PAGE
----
Court

Basis Capital's $1bn Goldman claim

Investment bank Goldman Sachs is being sued for more than $1 billion by an Australian hedge fund that has accused the bank of fraud by selling it "shitty" complex US mortgage products that led to its collapse.

Basis Capital has claimed in a New York court filing that Goldman Sachs engaged in "securities fraud and common law fraud" in 2007 when it sold the Basis Yield Alpha Fund (Master) a range of collateralised debt obligations, named Timberwolf.

Former Goldman mortgage executive Tom Montag is claimed to have described Timberwolf as "one shitty deal" in the same week Basis and Goldman were finalising their deal.

It is alleged that Goldman and its affiliated companies made "materially misleading statements and omissions" in relation to the June 2007 purchase of $38.6 million of AA-rated securities and $42.1m of AAA-rated securities.

Sydne-based Goldman executive George Maltezos is said to have emailed cashflow projections from Goldman's New York office to Basis between April and June 2007, according to the court documents, but the bank failed to include key information, rendering the cashflows "misleading and deceptive".

Basis began receiving margin calls just two weeks after buying the Timberwolf securities, and within a month the products had dropped in value by more than $30m. Basis says it was then forced into liquidation in August 2007.

The case is the second recent claim of major fraud brought against Goldman.

In April, it was accused by the US Securities and Exchange Commission of a $US1 billion investor fraud in collusion with a hedge fund in 2007.

It was claimed Goldman deceived its clients by selling mortgage securities secretly designed by a John Paulson hedge fund which, at the same time, was shorting the US property market.

The Basis and the SEC claims against Goldman coincide with one of the largest legal and regulatory clashes seen on Wall Street.

In a statement, Goldman said it believed the Basis case was "without merit" and emphasised it had lost "several hundred million" dollars on its holdings during the Timberwolf transactions.

"The lawsuit is a misguided attempt by Basis, a hedge fund that was one of the world's most experienced CDO investors, to shift its investment losses to Goldman Sachs," a spokesperson said.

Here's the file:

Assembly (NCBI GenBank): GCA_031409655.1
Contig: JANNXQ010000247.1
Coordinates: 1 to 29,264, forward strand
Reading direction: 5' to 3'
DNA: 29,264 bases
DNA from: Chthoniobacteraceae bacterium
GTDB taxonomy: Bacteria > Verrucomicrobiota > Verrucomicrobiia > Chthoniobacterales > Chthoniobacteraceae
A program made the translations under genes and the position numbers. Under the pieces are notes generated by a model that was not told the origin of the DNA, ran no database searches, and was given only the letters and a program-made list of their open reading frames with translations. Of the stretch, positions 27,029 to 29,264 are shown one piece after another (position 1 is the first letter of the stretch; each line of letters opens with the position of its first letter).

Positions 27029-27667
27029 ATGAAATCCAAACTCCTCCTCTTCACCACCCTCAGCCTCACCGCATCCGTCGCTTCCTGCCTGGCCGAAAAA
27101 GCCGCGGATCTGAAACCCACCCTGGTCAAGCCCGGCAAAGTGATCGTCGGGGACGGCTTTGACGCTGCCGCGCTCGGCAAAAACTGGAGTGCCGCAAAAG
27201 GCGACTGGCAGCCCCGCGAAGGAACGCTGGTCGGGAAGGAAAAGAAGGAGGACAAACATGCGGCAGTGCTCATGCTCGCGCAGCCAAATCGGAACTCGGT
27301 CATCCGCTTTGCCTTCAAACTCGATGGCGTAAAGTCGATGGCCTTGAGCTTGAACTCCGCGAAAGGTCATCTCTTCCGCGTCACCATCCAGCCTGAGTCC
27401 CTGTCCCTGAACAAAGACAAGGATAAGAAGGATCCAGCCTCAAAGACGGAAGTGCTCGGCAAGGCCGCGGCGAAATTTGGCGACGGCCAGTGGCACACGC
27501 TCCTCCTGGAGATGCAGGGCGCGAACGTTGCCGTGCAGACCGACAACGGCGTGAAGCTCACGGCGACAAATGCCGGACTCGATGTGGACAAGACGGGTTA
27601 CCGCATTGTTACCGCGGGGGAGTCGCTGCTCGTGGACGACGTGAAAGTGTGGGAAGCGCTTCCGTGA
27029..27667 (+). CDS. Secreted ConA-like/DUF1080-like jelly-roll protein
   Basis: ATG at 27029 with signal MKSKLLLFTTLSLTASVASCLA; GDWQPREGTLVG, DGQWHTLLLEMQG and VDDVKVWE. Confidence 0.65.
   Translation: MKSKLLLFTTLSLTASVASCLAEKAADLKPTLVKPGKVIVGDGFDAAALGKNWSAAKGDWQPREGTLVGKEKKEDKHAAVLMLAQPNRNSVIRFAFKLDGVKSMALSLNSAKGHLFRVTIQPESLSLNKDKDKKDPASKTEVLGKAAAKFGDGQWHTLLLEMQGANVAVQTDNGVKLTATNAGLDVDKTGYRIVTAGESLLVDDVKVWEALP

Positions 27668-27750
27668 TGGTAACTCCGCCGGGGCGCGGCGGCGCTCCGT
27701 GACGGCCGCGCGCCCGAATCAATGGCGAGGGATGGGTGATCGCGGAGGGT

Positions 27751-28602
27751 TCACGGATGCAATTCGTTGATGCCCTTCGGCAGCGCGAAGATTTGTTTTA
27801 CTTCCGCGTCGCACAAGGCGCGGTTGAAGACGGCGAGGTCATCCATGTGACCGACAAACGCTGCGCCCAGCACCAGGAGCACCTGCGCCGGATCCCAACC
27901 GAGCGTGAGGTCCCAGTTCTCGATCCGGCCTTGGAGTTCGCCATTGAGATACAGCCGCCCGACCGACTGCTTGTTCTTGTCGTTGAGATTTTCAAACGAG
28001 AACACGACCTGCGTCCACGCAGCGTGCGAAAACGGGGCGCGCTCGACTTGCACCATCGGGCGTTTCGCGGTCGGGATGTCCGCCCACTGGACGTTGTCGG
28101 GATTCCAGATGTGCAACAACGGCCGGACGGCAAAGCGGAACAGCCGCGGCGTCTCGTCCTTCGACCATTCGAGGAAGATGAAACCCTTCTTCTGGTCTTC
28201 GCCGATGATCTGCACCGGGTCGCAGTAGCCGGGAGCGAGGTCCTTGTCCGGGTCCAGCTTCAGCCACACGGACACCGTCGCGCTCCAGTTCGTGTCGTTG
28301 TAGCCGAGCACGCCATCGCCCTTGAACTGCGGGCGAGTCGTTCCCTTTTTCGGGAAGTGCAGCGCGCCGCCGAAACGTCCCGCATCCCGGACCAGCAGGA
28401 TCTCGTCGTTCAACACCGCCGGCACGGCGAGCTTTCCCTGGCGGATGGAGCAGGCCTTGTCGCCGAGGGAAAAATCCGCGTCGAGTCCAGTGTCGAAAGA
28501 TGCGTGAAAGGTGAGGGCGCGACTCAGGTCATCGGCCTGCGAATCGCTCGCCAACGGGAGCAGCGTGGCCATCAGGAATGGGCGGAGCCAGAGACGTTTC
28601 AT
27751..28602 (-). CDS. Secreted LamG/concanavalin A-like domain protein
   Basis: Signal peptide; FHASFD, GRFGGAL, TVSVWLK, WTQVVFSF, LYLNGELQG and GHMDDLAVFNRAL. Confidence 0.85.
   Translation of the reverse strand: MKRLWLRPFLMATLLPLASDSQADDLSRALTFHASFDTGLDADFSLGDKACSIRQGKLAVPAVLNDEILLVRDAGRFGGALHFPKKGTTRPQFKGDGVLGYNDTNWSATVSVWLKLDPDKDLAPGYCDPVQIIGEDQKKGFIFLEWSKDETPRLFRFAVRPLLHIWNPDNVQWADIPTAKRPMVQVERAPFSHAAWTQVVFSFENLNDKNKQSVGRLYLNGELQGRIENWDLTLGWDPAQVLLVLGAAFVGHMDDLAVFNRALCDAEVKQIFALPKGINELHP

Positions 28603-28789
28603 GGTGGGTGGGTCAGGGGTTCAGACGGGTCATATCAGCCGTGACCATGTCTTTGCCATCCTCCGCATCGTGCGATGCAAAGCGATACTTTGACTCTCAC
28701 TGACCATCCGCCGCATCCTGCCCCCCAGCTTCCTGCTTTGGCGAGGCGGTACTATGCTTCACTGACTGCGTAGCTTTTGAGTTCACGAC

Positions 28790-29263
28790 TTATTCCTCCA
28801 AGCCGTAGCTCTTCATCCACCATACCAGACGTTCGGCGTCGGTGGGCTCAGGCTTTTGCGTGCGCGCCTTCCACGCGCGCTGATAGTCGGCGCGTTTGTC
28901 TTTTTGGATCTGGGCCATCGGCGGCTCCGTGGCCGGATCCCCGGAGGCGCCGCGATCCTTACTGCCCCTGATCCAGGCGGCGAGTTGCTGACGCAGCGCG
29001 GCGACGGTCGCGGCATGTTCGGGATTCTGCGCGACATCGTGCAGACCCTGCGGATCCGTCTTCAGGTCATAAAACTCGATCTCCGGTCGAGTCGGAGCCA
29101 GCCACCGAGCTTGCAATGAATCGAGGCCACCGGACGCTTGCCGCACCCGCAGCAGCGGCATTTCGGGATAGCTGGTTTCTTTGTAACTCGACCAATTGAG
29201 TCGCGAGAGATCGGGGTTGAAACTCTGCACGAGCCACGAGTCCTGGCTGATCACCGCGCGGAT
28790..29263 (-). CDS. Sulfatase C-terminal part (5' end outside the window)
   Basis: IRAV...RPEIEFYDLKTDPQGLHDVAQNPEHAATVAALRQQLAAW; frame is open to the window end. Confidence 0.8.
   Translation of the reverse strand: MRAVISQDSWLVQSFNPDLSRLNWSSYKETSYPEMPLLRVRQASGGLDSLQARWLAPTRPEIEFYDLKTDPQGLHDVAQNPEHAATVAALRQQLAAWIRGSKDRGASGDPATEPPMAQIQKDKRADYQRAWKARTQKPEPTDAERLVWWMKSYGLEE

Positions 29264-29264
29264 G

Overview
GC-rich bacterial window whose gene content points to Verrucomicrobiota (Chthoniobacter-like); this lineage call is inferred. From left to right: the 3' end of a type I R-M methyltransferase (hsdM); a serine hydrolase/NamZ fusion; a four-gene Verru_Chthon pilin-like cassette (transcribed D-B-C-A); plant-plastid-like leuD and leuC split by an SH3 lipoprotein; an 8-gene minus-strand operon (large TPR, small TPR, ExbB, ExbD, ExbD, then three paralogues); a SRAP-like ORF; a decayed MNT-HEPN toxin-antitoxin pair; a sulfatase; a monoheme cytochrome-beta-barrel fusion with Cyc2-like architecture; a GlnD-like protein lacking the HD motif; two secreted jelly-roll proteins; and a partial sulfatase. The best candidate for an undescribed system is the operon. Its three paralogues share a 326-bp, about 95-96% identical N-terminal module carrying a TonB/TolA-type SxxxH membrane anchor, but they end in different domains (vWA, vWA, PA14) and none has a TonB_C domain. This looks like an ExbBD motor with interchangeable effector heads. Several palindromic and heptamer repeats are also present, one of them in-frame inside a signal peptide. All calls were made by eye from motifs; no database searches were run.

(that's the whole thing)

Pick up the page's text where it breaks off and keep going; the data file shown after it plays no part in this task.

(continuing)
"Basis made its investment at market levels -- levels that it deemed attractive. These levels were substantially below the face value of the securities and consistent with where other investors were purchasing the same Timberwolf securities during the same time period.

"Basis is now trying to recoup its losses based on false allegations that it was misled about aspects of the transaction and market conditions."

The local operations of Goldman Sachs JBWere in Australia are named as a defendant in the suit, which is making global headlines. Mr Maltezos is named as the local link between Goldman's Australian and New York offices.

Basis says it lost at least $56m but says it should receive "in excess of $1 billion" in damages "to punish and deter Goldman with respect to its pervasive fraudulent practices".

The Basis Yield Alpha Fund (Master) was worth $1.5bn, meaning the Timberwolf investment was a minor component of the overall fund's value.

It is alleged that Goldman used the Timberwolf product as a key part of its strategy to earn fees while also "claiming out left over positions".

"That is, dumping its inventory of toxic securities on customers while simultaneously providing a vehicle for Goldman to profit from the decline in value of such securities," the complaint says.

Among the allegations levelled at Goldman are that it said that the assets that made up Timberwolf were picked by an independent third party, when in reality Goldman "exercised substantial influence and control over every asset to be included in Timberwolf".

A string of emails and conversations, referred to in the court documents, show the hedge fund seeking emergency briefings with Goldman executives over the investment.

The move to sue Goldman Sachs in the US comes just days after the Grand Court in the Cayman Islands approved a change in control of the Master Fund from liquidators Grant Thornton to the fund's major shareholder, the Basis Yield Alpha Fund.

The directors of this fund are Australian-based Peter Dobson and Japan-based Tom Carrick. Neither wished to comment yesterday.

Goldman Sachs executives in Australia were surprised at the emergence of the Basis lawsuit. It is understood that negotiations on the possibility of a settlement had been under way for some months.

A senior investment banking figure noted that it had fallen to a small Australian outfit to blow the whistle on the bank and launch the first legal action.

"I think it will be interesting to watch and see whether this creates a wave of similar actions," he said.

(Published by The Australian – June 10, 2010)

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